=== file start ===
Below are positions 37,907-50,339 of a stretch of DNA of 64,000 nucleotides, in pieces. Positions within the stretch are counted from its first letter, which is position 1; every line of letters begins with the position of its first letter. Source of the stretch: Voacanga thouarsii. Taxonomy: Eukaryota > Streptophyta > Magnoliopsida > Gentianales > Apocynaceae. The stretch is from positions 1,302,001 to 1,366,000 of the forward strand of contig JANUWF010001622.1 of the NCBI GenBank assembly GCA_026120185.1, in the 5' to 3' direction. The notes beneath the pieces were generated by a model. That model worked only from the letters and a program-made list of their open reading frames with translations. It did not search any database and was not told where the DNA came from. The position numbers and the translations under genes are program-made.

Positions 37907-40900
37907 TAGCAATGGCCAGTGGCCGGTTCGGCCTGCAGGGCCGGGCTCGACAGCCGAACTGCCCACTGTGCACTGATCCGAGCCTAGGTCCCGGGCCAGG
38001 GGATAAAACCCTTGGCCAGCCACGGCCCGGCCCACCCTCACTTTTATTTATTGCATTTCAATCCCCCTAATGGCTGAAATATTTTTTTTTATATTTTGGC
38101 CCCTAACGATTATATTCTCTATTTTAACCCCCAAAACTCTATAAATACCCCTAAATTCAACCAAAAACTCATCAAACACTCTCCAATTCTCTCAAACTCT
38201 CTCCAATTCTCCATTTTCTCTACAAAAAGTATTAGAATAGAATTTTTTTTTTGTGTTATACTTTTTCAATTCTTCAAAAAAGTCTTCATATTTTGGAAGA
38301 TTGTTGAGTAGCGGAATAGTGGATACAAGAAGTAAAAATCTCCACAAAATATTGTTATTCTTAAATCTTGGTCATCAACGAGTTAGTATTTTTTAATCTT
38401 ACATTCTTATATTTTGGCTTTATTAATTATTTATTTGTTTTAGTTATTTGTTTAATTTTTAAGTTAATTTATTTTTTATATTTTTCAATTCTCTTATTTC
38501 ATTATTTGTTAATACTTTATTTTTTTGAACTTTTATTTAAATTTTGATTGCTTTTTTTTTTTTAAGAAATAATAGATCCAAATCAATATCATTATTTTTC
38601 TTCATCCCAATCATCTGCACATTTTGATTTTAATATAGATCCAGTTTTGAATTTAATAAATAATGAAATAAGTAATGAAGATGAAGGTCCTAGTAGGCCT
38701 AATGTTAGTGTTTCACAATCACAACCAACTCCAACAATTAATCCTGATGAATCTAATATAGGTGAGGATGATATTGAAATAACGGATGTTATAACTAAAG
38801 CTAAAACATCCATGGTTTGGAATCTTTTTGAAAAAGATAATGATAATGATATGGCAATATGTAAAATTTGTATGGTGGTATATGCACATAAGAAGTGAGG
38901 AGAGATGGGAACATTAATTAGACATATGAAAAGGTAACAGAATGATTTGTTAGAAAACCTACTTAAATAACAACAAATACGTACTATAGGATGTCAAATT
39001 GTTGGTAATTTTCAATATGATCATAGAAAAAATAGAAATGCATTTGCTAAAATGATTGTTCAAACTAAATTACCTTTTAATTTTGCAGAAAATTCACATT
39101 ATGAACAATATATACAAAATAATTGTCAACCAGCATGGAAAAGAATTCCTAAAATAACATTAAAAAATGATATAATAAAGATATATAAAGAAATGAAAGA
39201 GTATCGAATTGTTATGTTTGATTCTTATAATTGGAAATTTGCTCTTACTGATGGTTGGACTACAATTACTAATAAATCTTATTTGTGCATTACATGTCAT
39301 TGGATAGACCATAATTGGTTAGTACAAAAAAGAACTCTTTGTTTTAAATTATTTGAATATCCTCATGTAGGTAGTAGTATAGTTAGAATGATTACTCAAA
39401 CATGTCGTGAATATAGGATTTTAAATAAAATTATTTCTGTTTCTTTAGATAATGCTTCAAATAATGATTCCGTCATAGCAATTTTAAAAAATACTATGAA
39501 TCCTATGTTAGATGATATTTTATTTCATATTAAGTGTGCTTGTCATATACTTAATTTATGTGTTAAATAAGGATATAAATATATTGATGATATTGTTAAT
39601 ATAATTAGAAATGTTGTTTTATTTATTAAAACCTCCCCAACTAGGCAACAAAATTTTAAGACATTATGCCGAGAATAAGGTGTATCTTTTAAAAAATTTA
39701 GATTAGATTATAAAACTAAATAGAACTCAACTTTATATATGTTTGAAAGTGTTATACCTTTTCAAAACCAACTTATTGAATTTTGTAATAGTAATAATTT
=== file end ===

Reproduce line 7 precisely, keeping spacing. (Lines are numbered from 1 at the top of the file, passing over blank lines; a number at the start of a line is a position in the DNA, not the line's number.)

38301 TTGTTGAGTAGCGGAATAGTGGATACAAGAAGTAAAAATCTCCACAAAATATTGTTATTCTTAAATCTTGGTCATCAACGAGTTAGTATTTTTTAATCTT